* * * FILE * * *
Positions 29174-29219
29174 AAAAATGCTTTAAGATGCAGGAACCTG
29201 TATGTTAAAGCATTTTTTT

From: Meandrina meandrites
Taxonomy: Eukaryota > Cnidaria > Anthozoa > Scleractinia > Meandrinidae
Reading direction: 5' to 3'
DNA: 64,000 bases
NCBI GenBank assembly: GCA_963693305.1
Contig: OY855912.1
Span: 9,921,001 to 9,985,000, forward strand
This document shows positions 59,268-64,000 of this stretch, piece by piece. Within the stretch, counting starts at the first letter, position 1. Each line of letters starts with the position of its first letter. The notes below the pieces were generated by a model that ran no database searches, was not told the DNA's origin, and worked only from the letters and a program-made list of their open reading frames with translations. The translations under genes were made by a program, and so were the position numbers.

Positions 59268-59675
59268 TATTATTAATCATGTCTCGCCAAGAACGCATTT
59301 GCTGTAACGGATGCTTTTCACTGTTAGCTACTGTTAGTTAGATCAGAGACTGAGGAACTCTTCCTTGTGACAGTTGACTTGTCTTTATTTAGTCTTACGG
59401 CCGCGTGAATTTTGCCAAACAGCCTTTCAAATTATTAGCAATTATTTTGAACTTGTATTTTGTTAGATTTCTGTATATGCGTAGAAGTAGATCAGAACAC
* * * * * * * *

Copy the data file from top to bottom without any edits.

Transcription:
Positions 29174-29219
29174 AAAAATGCTTTAAGATGCAGGAACCTG
29201 TATGTTAAAGCATTTTTTT

From: Meandrina meandrites
Taxonomy: Eukaryota > Cnidaria > Anthozoa > Scleractinia > Meandrinidae
Reading direction: 5' to 3'
DNA: 64,000 bases
NCBI GenBank assembly: GCA_963693305.1
Contig: OY855912.1
Span: 9,921,001 to 9,985,000, forward strand
This document shows positions 59,268-64,000 of this stretch, piece by piece. Within the stretch, counting starts at the first letter, position 1. Each line of letters starts with the position of its first letter. The notes below the pieces were generated by a model that ran no database searches, was not told the DNA's origin, and worked only from the letters and a program-made list of their open reading frames with translations. The translations under genes were made by a program, and so were the position numbers.

Positions 59268-59675
59268 TATTATTAATCATGTCTCGCCAAGAACGCATTT
59301 GCTGTAACGGATGCTTTTCACTGTTAGCTACTGTTAGTTAGATCAGAGACTGAGGAACTCTTCCTTGTGACAGTTGACTTGTCTTTATTTAGTCTTACGG
59401 CCGCGTGAATTTTGCCAAACAGCCTTTCAAATTATTAGCAATTATTTTGAACTTGTATTTTGTTAGATTTCTGTATATGCGTAGAAGTAGATCAGAACAC